And one of the things we need to acknowledge at Hart House, and prepare for, is that not all U of T students are equally privileged. Some will have to travel for an hour and a half each way just to get to campus. Others are the first in their family to go to university. Many have huge debt loads. And it matters so much to those students, because in their mind they have one shot at changing their situation. We have to understand that. But we also have to encourage those students, to the extent possible, even with those challenges, to look for whatever opportunity they can find, within the constraints of their schedules, to be as well rounded as possible.
I’m really hoping during my time at Hart House that we will build upon the great legacy of this place. I’m not here to fix anything that is not broken. There is so much good here. It is a tremendous institution. It’s had to evolve and it has to continue to do that. I want to be able to point to very concrete examples of this being a place where collaboration is practiced and demonstrated. I want it to be an inclusive place, where different voices are not only welcome but also sought out. Where different opinions are embraced, where people are taught and given the opportunity to navigate different perspectives, not necessarily to debate them but to have respectful, constructive dialogue.
Inclusivity is a whole set of practices that is now essential in the world beyond university. So we’re not doing our job if we don’t inculcate in our stakeholders and in particular our students a deep understanding of what inclusivity means. Hart House is also a place to develop more connected citizens, more giving citizens, more engaged citizens, where we’re in conversation with the city and the province and the world. I’d love to create more mentoring opportunities, create a Hart House mentoring program that specifically helps match students with our senior alumni and our senior members. Our art gallery and theatre are huge assets, and I’d love for them to be even more integrated into the programming we do.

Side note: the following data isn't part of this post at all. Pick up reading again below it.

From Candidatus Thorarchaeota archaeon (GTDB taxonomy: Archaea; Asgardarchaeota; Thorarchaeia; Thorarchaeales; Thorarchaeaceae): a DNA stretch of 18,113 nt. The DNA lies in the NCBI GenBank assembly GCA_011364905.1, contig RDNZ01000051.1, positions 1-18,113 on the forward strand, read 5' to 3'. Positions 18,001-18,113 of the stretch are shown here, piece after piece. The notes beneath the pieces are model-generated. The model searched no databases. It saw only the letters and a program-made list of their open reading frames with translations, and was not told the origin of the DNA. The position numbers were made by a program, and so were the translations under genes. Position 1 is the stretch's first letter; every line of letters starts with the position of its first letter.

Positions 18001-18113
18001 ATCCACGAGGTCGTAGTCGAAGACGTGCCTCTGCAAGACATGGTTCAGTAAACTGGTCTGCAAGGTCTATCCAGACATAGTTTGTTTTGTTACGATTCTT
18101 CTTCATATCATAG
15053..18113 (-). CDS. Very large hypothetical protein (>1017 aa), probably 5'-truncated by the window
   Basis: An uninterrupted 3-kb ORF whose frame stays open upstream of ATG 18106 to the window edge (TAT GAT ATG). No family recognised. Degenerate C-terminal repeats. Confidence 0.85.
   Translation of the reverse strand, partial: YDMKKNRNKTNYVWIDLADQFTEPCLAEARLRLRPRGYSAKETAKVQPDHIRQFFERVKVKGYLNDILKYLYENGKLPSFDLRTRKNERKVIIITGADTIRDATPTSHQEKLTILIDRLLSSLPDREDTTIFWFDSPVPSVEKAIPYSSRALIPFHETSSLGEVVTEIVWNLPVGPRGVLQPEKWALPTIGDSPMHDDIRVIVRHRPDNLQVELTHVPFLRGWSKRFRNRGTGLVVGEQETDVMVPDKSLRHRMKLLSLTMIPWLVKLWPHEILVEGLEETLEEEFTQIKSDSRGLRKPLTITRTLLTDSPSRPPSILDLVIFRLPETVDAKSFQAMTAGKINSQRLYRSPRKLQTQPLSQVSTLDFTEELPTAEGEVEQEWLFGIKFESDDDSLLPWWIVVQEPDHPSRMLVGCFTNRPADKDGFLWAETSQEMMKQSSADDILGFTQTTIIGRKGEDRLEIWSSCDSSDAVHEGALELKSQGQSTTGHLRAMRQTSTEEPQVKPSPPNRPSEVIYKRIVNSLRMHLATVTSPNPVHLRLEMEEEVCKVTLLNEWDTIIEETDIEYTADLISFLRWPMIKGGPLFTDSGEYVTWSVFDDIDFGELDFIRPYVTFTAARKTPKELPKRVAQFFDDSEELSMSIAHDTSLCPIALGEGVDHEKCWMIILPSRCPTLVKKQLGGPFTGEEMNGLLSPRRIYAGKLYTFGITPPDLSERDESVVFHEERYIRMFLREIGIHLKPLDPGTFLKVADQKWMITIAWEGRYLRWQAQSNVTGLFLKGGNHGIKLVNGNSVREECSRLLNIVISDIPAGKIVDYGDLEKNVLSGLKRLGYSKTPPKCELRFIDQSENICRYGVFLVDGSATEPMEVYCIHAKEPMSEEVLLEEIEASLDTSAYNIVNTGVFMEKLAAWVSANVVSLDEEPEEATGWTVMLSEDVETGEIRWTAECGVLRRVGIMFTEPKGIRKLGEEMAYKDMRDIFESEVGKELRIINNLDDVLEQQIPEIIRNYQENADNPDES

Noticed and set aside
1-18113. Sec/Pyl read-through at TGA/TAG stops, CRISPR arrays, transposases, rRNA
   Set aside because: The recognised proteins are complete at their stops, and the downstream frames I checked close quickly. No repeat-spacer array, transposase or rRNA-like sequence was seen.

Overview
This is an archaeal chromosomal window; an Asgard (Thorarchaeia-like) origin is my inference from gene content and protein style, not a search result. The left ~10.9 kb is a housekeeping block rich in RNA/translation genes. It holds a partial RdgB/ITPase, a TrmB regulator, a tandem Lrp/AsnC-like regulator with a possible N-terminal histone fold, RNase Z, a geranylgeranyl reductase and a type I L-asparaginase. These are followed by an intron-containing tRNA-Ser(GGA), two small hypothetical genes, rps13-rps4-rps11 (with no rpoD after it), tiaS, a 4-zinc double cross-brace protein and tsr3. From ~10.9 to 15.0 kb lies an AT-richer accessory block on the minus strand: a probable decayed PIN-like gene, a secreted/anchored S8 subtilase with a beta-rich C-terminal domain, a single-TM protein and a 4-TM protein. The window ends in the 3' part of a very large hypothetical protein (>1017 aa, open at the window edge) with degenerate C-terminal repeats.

In five years, I want the creative contributions of Hart House to people’s lives to be undeniable. And I want us to be caring. A place that really encourages kindness and patience and compassion, where students that have this impulse to give back to the world can do so.
Books I Love
- All the Light We Cannot See, Anthony Doerr. Breathtaking book.
- Fall on Your Knees, Ann-Marie MacDonald. One of my favourite authors. Some of her books have been life-changing for me.
- A Fine Balance, Rohinton Mistry. Its structure is just masterful.
- Camilla Gibb, Barbara Gowdy, Lawrence Hill, Vikram Seth, Vincent Lam, Arundhati Roy, Jamaica Kincaid— each of them is my favourite author at any given point in time.
Why I Write
One of the things I do for my own sanity and enjoyment, and kind of pathetically, to make myself laugh, is I continue to write.
How Improv can Improve your Life
The basic principle of improvisational comedy is that you say “yes” to everything. If the first character comes on stage and says, “Wow, what a wonderful morning here on Mars,” and the next character says, “Mars! What are you talking about? We live on Earth!” everything stops. We have nowhere to go. But if the next character says, “Yeah, but the condo fees are too high,” maybe that’s not a brilliant response, but at least you have something to build on. So you have to say yes to everything.
Every idea, you say yes. If you say no you shut it down. That’s a great lesson for life. But you don’t just say yes and leave it. You say, “Yes, and.” If you have an opportunity to say, “Yes, and we could also do this and do this and do this,” you keep the door open for the exchange of ideas, for more dynamic end results. You don’t want to shut people off right away. If you approach every moment, every exchange, as a “yes, and” moment, it’s just far more conducive to success.